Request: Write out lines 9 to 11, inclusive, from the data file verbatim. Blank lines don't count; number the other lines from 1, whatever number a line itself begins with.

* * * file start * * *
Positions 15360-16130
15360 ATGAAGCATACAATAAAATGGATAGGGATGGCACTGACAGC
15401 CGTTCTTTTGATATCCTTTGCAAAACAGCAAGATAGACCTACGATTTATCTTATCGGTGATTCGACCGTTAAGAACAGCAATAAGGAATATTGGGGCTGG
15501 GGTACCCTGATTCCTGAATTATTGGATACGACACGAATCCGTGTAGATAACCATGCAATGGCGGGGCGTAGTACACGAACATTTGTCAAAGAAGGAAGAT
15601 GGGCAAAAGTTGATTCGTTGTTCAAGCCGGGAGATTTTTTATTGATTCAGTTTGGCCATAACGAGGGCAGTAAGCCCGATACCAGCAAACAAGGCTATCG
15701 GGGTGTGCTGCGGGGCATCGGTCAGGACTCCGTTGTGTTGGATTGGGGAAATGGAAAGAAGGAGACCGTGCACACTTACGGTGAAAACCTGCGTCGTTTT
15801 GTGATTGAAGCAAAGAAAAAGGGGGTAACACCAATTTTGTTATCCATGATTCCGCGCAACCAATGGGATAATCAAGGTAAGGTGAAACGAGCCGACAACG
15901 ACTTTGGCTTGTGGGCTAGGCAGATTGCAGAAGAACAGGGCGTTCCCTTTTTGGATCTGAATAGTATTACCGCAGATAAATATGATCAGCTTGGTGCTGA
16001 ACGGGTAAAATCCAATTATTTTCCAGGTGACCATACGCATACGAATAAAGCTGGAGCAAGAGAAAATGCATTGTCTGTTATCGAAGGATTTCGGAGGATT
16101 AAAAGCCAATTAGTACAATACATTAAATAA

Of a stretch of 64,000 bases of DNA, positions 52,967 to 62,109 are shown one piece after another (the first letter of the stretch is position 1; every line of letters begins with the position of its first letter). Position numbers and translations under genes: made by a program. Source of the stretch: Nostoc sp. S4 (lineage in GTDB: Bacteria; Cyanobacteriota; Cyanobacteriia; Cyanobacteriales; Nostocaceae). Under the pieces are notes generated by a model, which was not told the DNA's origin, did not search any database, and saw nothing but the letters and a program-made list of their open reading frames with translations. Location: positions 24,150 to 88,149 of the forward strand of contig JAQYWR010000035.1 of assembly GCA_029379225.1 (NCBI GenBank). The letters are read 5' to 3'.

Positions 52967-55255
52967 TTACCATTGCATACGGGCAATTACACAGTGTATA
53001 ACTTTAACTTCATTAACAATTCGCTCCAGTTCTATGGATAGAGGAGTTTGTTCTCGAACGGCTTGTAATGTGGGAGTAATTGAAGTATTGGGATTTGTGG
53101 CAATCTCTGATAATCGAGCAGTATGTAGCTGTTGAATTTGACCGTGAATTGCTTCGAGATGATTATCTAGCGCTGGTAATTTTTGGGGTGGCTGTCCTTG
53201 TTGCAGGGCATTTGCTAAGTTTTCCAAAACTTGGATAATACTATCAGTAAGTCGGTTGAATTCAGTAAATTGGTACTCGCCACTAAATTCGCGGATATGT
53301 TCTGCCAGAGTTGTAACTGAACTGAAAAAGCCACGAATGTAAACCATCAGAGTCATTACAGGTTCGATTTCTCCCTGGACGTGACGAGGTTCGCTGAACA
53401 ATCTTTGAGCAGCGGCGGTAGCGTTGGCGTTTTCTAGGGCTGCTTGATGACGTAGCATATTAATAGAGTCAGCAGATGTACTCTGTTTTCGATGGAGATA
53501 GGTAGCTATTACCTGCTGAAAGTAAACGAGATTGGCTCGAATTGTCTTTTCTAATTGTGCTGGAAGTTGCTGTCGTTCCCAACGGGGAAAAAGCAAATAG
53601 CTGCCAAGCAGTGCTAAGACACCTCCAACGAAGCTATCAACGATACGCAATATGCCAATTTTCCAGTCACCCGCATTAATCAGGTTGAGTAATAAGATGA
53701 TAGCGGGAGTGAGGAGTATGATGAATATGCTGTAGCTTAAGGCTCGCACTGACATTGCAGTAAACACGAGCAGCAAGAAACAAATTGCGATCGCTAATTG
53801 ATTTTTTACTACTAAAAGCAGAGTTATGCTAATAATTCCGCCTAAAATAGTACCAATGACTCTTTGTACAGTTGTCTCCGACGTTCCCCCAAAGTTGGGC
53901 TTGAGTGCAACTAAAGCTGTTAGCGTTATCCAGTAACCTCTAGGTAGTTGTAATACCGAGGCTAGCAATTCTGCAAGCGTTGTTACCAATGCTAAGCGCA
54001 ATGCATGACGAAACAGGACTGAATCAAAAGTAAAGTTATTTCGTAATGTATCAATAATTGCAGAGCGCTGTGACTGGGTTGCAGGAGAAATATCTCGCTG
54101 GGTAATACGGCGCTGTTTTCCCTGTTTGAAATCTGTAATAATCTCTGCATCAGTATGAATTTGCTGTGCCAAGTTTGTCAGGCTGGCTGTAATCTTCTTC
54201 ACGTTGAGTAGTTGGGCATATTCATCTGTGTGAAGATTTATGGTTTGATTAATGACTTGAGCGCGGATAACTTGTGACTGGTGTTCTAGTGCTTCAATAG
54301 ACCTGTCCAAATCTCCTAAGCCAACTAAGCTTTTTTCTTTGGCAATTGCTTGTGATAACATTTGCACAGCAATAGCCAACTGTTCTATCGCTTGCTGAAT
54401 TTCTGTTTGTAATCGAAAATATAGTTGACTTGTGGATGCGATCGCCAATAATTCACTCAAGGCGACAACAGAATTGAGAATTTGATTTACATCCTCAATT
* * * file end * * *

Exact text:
16001 ACGGGTAAAATCCAATTATTTTCCAGGTGACCATACGCATACGAATAAAGCTGGAGCAAGAGAAAATGCATTGTCTGTTATCGAAGGATTTCGGAGGATT
16101 AAAAGCCAATTAGTACAATACATTAAATAA

Of a stretch of 64,000 bases of DNA, positions 52,967 to 62,109 are shown one piece after another (the first letter of the stretch is position 1; every line of letters begins with the position of its first letter). Position numbers and translations under genes: made by a program. Source of the stretch: Nostoc sp. S4 (lineage in GTDB: Bacteria; Cyanobacteriota; Cyanobacteriia; Cyanobacteriales; Nostocaceae). Under the pieces are notes generated by a model, which was not told the DNA's origin, did not search any database, and saw nothing but the letters and a program-made list of their open reading frames with translations. Location: positions 24,150 to 88,149 of the forward strand of contig JAQYWR010000035.1 of assembly GCA_029379225.1 (NCBI GenBank). The letters are read 5' to 3'.